Twenty-five participants will be selected for each seminar by competitive nomination. Faculty members who wish to participate should ask the chief academic officer of their institution to send a letter of nomination that emphasizes the nominee’s qualifications and the opportunities that the nominee will have upon returning to campus to incorporate what has been learned into his or her teaching.
Lodging, most meals, and reading materials will be provided, thanks to generous support from the Henry Luce Foundation. Participants or their institutions are expected to cover transportation to and from the seminar locations.
Seminar Dates and Locations:
June 15–19, 2014 · Lesley University · Cambridge, MA
August 3–7, 2014 · DePaul University · Chicago, IL
For further information: www.cic.org/meetings-and-events/Faculty-Development/Pages/Interfaith.aspx
CIC 2014 Seminar on Teaching Pre-Modern European Art: The Uses of Antiquity.
This year's CIC seminar on Teaching Pre-modern European Art in Context will be held July 13-15, 2014 at the University of Chicago's Smart Museum of Art. The seminar on "The Uses of Antiquity" is especially valuable for faculty members who teach art history or related fields at institutions without large campus museums or proximity to major art museums. The goal of the seminar is to strengthen the teaching of art history to undergraduates
at smaller colleges and universities.
There is no seminar fee for faculty members selected to participate.
Seminar materials, lodging, and some meals will be covered with support
from CIC, the Smart Museum of Art, and the Samuel H. Kress Foundation.
Participants or their institutions will be expected
to cover the cost of transportation to the seminar.
From the CIC: "Renaissance and Baroque artists who adopted classical styles, quoted
from ancient artworks, and depicted ancient subject matter had many
different purposes in mind. The early modern European response to
antiquity could, among other things, assert cultural authority;
serve as a morality tale about the dangers of empire or the inevitable
decline of civilizations; express a mood of nostalgia; play out
contemporary rivalries; and advertise the learning of the artist or
portrait sitter. The seminar will take as its starting
point European objects spanning the years 1300–1800 at the Smart Museum
and participants also will have the opportunity to examine prints and
rare printed books in the Regenstein Library's Special Collections
Research Center, principally the very large collection
of the Speculum Romanae Magnificentiae and related prints after Roman
monuments and antiquities, considering the role of prints, books, and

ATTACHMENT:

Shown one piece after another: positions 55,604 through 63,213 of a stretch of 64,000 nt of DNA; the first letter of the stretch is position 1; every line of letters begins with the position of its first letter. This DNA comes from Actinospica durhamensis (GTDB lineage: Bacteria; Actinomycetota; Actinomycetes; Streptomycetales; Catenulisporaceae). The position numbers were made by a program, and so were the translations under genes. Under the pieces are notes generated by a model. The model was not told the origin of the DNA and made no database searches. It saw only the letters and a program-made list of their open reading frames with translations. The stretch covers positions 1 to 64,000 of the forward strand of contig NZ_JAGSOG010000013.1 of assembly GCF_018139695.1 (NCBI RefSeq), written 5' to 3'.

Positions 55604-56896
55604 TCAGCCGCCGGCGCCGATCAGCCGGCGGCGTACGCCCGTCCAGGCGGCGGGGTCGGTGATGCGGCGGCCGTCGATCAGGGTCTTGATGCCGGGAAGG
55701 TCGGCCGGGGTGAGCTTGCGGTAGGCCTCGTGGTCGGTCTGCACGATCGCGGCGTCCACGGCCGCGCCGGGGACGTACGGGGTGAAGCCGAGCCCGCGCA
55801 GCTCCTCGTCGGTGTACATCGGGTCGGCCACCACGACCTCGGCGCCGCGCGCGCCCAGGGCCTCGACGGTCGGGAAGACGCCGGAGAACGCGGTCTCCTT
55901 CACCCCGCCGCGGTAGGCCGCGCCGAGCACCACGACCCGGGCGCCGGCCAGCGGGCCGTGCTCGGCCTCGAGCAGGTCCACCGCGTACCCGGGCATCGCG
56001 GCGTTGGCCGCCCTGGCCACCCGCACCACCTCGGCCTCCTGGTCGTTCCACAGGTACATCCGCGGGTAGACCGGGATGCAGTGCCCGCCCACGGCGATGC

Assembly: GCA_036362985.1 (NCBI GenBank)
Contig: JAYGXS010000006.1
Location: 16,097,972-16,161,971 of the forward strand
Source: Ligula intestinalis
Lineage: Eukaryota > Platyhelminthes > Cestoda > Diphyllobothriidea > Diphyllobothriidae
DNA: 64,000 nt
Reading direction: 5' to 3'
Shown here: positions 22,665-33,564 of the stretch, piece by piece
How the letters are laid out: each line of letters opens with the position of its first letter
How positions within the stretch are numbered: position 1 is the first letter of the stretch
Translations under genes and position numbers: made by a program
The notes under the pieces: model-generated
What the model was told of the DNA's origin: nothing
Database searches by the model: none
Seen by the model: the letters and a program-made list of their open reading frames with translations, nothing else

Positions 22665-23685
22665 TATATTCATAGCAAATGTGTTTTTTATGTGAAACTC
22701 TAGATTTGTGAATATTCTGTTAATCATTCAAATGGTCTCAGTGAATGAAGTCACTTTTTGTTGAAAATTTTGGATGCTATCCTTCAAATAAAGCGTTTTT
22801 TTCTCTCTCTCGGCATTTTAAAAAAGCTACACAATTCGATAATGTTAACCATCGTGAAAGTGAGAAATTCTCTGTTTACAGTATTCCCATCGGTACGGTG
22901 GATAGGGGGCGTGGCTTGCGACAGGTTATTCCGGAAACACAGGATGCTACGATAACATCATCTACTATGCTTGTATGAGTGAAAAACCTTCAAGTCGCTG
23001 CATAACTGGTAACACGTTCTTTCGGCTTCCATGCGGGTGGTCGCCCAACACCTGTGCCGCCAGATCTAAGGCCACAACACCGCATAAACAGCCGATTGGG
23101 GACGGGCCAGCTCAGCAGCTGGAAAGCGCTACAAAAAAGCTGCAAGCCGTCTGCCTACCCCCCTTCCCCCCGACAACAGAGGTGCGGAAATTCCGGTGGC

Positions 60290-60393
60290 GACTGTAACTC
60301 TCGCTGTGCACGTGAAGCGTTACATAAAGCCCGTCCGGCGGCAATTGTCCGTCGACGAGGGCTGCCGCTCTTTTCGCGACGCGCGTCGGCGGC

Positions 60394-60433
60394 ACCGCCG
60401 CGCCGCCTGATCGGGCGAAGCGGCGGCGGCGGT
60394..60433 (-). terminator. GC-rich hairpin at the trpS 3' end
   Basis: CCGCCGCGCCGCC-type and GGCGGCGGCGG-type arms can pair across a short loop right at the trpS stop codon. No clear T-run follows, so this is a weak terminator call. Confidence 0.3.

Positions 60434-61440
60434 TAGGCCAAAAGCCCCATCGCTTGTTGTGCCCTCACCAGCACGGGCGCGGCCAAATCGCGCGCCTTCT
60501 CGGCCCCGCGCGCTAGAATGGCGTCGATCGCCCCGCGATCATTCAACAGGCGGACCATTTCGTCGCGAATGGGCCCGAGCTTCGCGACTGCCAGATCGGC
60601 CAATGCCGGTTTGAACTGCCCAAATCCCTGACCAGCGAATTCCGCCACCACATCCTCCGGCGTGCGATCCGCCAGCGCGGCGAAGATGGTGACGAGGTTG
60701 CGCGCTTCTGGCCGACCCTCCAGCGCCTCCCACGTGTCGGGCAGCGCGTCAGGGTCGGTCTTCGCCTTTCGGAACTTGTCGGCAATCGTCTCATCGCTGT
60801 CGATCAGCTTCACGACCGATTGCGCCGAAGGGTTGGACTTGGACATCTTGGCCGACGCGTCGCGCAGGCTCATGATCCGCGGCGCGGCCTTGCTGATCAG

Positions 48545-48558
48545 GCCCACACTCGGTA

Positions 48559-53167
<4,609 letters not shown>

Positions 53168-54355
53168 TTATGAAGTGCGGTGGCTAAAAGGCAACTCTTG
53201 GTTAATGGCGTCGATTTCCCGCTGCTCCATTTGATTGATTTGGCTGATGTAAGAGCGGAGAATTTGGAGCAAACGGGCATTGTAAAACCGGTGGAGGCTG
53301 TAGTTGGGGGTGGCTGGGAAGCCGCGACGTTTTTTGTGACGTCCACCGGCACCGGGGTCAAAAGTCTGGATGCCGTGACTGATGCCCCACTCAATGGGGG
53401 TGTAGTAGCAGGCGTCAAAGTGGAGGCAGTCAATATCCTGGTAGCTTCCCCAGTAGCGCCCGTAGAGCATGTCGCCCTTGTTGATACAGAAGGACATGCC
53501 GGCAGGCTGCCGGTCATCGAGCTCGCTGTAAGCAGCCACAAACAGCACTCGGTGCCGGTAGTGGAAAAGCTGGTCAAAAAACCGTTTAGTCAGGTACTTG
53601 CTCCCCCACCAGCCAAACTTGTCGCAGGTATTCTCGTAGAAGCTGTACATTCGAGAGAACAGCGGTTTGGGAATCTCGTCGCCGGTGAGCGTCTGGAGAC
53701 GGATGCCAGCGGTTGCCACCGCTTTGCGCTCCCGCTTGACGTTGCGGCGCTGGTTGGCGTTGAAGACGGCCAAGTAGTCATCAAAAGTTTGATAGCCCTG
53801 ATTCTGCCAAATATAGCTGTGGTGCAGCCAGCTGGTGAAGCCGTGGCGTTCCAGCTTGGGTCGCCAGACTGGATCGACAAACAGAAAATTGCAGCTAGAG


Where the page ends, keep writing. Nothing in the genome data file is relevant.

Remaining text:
other small objects in disseminating and popularizing classical styles
and imagery. Participants will visit local sites
such as the University’s Oriental Institute, campus and neighborhood
murals, and the nearby Museum of Science and Industry to think about how
participants can use their own local resources creatively to discuss
with students ways in which artists, architects,
patrons, and others have understood and reinterpreted the past.
Pedagogical discussions will address close looking, the relationship of
texts to objects, and ways faculty members can help students think
critically about the texture of history and the practices
and decisions of artists."
For further information: www.cic.edu/meetings-and-events/Faculty-Development/Pages/Art-History.aspx
(Note: The standard work on this subject is still Roberto Weiss, The Renaissance Discovery of Classical Antiquity. See also, Phyllis Bober and Ruth Rubenstein, Renaissance Artists and Antique Sculpture: A Handbook of Sources. Jacob Burckhardt's classic, "The Civilization of the Renaissance in Italy," also presents an interesting perspective.)
CIC Workshops for Department and Division Chairs:
"Promoting Institutional Effectiveness Through Collaboration."
The Workshops for Department and Division Chairs focus on collaborative strategies and practical approaches that chairs can implement upon their return to campus. The workshops are designed to serve both experienced and new chairs of departments or divisions at nonprofit, independent colleges and universities. Registration is limited to chairs and other academic administrators at private colleges and universities. Each workshop can accommodate 100 participants.
For more information: CIC Workshops.
Muskingum University Faculty Development Grants